Treatment of the Manitoba Public Insurance Rebate under the Bankruptcy and Insolvency Act
The Manitoba Public Insurance (MPI) CorporationFootnote 1 was ordered by the Public Utilities Board (PUB)Footnote 2 to issue to all policyholders, by , a premium rebate of 45 percent of basic vehicle premiums paid in the 2009–10 insurance year. The ruling means that the average Manitoba ratepayer will receive a rebate of $450. PUB, which regulates the MPI Corporation, ordered the rebate after discovering that the MPI Corporation had too much money set aside in its personal injury claims reserves.
The Office of the Superintendent of Bankruptcy (OSB) was asked for its position on the treatment of the Manitoba Public Insurance Rebate in a bankruptcy context. Is the rebate to be considered as income for the purpose of calculating surplus income obligations or is it to be considered as property of the bankrupt and, therefore, forms part of the estate of the bankrupt?
Pursuant to subsections 26(1) and 26(2) of The Crown Corporations Public Review and Accountability Act, C.C.S.M. c. C336, PUB has jurisdiction to review and approve the rates for service to be charged by the MPI Corporation and, in particular, the rate bases and premiums charged with respect to compulsory driver and vehicle insurance provided by the MPI Corporation. Furthermore, pursuant to section 28 of The Crown Corporations Public Review and Accountability Act, PUB may make any order to compensate for or to refund any excess amounts collected by the corporation that it considers necessary and appropriate in the circumstances.
To fall under the definition of "total income" in section 68 of the Bankruptcy and Insolvency Act (BIA), the relevant funds must be a substitution for income, akin to income or in the nature of income.Footnote 3 As the rebates do not have any connection to income, salary, wages or remuneration, they do not fall under the definition of "total income" and, therefore, are included as property of the bankrupt as per section 67 of the BIA. The rebate should not be included in "income" for the purpose of calculating surplus income obligations under the BIA.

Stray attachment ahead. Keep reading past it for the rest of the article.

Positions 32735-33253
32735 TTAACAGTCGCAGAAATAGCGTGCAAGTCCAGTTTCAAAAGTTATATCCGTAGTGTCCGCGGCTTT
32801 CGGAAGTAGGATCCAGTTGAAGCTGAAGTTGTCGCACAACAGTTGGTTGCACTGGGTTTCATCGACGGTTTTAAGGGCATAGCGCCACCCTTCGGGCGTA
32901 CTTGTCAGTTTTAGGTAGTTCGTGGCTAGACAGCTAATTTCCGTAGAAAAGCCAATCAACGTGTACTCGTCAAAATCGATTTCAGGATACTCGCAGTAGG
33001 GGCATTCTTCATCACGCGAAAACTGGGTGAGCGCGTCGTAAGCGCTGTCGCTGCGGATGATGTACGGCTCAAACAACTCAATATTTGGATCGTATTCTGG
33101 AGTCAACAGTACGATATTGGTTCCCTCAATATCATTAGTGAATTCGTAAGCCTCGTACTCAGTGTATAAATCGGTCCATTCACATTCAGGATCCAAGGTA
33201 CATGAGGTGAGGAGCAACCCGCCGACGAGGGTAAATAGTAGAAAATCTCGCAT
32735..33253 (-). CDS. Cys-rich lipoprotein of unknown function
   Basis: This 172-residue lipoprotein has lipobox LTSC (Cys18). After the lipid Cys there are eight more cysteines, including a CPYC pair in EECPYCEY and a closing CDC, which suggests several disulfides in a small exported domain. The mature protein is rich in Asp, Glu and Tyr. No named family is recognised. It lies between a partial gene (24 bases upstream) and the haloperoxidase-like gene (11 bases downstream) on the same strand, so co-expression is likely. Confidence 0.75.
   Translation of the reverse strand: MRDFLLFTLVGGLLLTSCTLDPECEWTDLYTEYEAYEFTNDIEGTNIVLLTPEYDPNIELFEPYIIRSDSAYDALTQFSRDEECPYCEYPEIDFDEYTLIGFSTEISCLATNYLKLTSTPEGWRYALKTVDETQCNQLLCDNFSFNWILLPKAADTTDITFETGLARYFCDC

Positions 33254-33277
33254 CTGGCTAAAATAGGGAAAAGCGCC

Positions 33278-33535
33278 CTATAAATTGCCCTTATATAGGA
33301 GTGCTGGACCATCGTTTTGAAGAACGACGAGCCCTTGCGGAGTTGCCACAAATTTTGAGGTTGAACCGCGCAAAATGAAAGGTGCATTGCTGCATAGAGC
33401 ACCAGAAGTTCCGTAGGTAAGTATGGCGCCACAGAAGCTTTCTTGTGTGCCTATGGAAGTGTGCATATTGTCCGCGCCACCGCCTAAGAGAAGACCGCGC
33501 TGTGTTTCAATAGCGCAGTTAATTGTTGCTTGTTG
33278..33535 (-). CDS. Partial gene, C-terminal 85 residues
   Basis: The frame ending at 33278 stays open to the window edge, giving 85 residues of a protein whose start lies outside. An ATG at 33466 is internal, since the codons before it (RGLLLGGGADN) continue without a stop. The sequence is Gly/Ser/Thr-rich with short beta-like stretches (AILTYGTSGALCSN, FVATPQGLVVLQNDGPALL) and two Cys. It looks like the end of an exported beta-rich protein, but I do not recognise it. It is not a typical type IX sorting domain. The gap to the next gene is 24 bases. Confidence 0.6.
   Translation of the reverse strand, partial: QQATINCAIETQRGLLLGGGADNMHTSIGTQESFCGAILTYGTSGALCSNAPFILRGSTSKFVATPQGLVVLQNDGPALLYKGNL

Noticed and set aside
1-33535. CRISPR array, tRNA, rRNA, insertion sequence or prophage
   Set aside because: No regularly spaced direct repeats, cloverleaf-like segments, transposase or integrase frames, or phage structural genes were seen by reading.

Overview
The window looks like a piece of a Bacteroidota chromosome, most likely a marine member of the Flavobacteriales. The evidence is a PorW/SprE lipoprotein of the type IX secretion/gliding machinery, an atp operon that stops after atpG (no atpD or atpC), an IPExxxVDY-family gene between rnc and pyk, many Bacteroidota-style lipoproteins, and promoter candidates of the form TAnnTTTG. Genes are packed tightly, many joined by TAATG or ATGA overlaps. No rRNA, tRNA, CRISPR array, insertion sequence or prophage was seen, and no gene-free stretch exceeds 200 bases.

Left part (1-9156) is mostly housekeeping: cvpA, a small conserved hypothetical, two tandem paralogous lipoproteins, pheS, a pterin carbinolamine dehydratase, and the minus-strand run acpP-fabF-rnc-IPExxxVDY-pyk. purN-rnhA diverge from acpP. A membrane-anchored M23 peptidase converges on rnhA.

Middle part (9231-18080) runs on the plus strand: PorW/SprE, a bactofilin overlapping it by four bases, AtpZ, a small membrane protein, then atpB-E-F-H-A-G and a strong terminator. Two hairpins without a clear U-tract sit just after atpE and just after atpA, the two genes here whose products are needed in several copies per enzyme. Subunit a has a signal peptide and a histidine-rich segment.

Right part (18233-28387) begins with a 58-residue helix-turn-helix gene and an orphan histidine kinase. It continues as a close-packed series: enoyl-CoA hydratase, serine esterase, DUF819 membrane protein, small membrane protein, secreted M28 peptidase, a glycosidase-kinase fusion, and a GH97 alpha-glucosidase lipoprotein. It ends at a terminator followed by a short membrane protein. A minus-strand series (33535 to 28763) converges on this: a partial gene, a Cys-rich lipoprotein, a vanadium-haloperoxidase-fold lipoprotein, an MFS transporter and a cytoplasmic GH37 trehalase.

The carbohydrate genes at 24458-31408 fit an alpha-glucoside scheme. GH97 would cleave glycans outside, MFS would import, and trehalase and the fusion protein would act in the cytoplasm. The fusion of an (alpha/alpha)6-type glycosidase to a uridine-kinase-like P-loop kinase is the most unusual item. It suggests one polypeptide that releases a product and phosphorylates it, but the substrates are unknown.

The enabling legislation does not provide that the Manitoba Public Insurance Rebate payment is exempt from execution or seizure, as the terms are used in paragraph 67(1)(b) of the BIA and in other statutes that provide for similar types of rebates or credits, nor does it stipulate that the rebate payment cannot be assigned under the BIA.
One of the purposes of the BIA is to ensure that all property owned by the bankrupt on the date of bankruptcy or in which the bankrupt may, on that date, have a beneficial interest will, with certain exceptions, vest in the trustee for realization by the trustee for the general benefit of creditors and distribution to creditors. Section 67 of the BIA specifies what property of the bankrupt is divisible and what property is not divisible among creditors. The Manitoba Public Insurance Rebate payment is not captured under the exceptions listed in paragraphs 67(1)(a)(b)(b.1)(b.2) and (b.3) of the BIA, but rather is considered property of the bankrupt that is divisible among creditors as per paragraph 67(1)(c) of the BIA.
It is the OSB's position, subject to Court interpretation to the contrary, that the Manitoba Public Insurance Rebate falls under the scope of paragraph 67(1)(c) of the BIA and, therefore, forms part of the property of the bankrupt that is divisible among his/her creditors.
For more information on the Manitoba Public Insurance Rebate, see the Manitoba Public Insurance website.
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